As the young stallion strutted his stuff, the injured Gentleman let out a squeal, put his injured right leg gently forward, and lowered his head almost to the ground.  The young stallion stopped, eyed him for a moment, then let out a squeal of his own and walked up close. He lowered his head, smelled the grey stallion’s leg, pawed the ground, squealed again as if saying “I see you’re hurt – it looks bad – very painful!”  Immediately, the young stallion’s body language changed – he relaxed, and they spoke to each other, smelling each other’s face, taking in each other’s breath, hearing each other’s story. They said so much to each other in those few short seconds. I was spellbound watching them communicate.  The other young bachelors approached slowly, the stallioness, the pomp, the circumstance had all quickly washed away – giving in to compassion and high regard for this obviously respected stranger.  

Each young stallion greeted and spoke to this Nobleman, this revered stud of the range.  He remained at the ‘meadow’ for about a week. Each day his injury improved, he grew stronger, he put more weight on his leg.  During that time, those three bachelors protected him, never leaving his side for long, never leaving him completely alone. And then, just as he had appeared out of nowhere, he disappeared just as quickly.  

Who was that stallion?  I found out later my friend Ellen, the owner of Sundance Digital Studios, had already dubbed him “Ghost” several years before.  Ghost is an enigma amongst the wild mustangs of the Virginia Range. He makes his way across the landscape, often causing havoc and mayhem in his wake.  Unlike most stallions, Ghost is a lone bachelor. He has never had his own band of mares, but he doesn’t think twice about seducing another stallion’s mare and then slipping away over the hill. He imparts his knowledge and skills to other young bachelors and then moves on.  He has been sited in many different areas of the range – usually alone, but occasionally with other stallions. His photograph represents the strength the Virginia Range horses embody, as well as the achievements their supporters continue to gain to keep them on the range – wild and free!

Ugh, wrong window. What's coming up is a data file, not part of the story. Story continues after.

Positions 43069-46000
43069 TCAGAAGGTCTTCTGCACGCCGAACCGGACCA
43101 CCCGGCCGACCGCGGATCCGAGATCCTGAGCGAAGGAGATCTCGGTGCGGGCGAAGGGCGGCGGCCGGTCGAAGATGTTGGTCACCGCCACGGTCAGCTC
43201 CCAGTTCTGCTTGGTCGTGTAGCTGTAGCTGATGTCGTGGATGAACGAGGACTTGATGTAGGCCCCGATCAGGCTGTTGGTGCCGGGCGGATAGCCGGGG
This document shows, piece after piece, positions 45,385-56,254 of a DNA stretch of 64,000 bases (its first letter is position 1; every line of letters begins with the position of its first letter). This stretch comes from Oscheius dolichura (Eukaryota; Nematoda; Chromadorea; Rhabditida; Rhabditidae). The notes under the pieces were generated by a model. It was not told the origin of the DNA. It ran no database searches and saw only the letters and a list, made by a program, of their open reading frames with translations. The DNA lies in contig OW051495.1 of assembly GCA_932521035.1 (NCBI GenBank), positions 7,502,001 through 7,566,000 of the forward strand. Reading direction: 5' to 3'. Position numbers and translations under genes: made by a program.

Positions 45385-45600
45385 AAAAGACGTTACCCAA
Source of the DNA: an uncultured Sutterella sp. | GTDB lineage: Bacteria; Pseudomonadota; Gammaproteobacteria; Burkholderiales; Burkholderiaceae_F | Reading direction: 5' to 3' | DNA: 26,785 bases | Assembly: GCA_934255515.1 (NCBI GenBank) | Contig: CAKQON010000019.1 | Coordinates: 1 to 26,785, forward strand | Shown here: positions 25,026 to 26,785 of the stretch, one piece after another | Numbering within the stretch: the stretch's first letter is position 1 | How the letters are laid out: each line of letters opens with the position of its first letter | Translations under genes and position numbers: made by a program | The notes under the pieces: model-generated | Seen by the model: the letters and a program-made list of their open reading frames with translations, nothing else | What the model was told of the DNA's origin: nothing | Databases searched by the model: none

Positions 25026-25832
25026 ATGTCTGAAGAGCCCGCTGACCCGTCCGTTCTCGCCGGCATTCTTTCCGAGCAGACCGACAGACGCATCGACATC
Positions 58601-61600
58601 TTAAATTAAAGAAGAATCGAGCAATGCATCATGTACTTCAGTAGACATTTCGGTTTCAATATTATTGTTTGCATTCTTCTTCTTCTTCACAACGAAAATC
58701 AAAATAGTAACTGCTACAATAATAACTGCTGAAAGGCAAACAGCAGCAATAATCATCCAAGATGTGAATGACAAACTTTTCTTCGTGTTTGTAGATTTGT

On a side note, one must always weigh the consequences of intervening in the lives of wild horses.  They are a robust lot with incredibly strong and durable genes. Those who do not survive are often taken early, normally in their first year.  But those who do survive, do so because they have the strong will to survive, they have learned from their family members how to survive, and know what to do if they’re injured.  In this case, intervening in this stallion’s life would have put him at great risk and certainly caused greater harm and damage to whatever was wrong with his leg. So trying to corral him was not realistic, and approaching him would have caused him to try to run – both resulting in more pain, stress, and an unlikely positive outcome.  Monitoring and leaving nature to do her fancy work is the best option for these horses. And in this case, it worked which it almost always does for the wild horses of the Virginia Range! Remember to give them a wide birth, stay at a distance of at least 50 feet, do not feed them, do not try to touch them, keep your children and dogs away from them – let them live wild and free, the way it should be for them.  Show your support and love for them by getting an “Historic Virginia Range Mustangs” license plate to adorn your vehicle, motorcycle, trailer, or fleet of vehicles.